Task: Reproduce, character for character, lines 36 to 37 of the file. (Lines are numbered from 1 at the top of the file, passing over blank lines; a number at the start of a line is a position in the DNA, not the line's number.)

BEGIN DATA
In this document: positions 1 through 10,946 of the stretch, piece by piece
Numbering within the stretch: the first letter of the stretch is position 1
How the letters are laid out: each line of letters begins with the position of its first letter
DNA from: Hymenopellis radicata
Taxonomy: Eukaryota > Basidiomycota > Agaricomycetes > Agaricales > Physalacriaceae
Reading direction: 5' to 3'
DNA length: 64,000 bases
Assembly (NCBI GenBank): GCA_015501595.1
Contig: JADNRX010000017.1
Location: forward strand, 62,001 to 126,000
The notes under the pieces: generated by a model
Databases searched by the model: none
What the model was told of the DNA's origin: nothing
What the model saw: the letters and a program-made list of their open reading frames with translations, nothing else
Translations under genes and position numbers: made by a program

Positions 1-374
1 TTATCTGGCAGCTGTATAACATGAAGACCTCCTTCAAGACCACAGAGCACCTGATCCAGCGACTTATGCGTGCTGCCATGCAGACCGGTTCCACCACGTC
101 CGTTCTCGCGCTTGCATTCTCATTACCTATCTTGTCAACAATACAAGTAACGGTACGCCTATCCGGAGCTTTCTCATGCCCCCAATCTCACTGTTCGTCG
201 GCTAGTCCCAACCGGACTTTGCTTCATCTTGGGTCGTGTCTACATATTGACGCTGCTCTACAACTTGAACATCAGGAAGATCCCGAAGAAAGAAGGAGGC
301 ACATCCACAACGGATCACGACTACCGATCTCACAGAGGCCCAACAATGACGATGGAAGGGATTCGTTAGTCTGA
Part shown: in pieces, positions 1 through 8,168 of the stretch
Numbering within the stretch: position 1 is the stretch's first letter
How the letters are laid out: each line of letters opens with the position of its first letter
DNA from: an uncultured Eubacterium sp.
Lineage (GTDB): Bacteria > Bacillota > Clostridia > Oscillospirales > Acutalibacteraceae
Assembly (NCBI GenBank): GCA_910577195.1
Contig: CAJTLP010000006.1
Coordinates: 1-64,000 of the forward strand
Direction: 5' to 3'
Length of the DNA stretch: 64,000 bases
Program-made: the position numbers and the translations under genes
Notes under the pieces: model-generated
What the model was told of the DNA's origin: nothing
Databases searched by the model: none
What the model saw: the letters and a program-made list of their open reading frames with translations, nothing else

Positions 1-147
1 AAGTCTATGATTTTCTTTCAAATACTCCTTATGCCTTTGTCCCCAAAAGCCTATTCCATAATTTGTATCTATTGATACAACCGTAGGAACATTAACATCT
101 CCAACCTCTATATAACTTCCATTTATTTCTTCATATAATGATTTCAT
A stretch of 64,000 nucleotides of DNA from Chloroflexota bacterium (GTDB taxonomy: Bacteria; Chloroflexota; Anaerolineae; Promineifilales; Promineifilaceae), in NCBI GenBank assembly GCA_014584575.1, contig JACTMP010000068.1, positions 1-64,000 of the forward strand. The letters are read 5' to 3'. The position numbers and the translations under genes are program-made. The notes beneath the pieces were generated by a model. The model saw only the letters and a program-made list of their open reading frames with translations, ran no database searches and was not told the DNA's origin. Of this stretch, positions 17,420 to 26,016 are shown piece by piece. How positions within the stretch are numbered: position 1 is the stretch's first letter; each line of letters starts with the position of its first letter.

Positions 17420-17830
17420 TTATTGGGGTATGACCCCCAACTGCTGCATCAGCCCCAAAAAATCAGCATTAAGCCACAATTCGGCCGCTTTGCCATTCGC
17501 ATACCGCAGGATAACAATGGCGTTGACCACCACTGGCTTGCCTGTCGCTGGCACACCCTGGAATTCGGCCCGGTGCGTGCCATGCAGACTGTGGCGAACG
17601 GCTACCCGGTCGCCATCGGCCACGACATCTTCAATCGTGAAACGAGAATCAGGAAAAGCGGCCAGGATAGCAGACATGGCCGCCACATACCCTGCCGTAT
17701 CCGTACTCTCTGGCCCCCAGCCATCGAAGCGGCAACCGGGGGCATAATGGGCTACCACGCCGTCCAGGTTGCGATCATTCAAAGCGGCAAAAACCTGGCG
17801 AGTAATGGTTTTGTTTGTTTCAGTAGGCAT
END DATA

Positions 1-147
1 AAGTCTATGATTTTCTTTCAAATACTCCTTATGCCTTTGTCCCCAAAAGCCTATTCCATAATTTGTATCTATTGATACAACCGTAGGAACATTAACATCT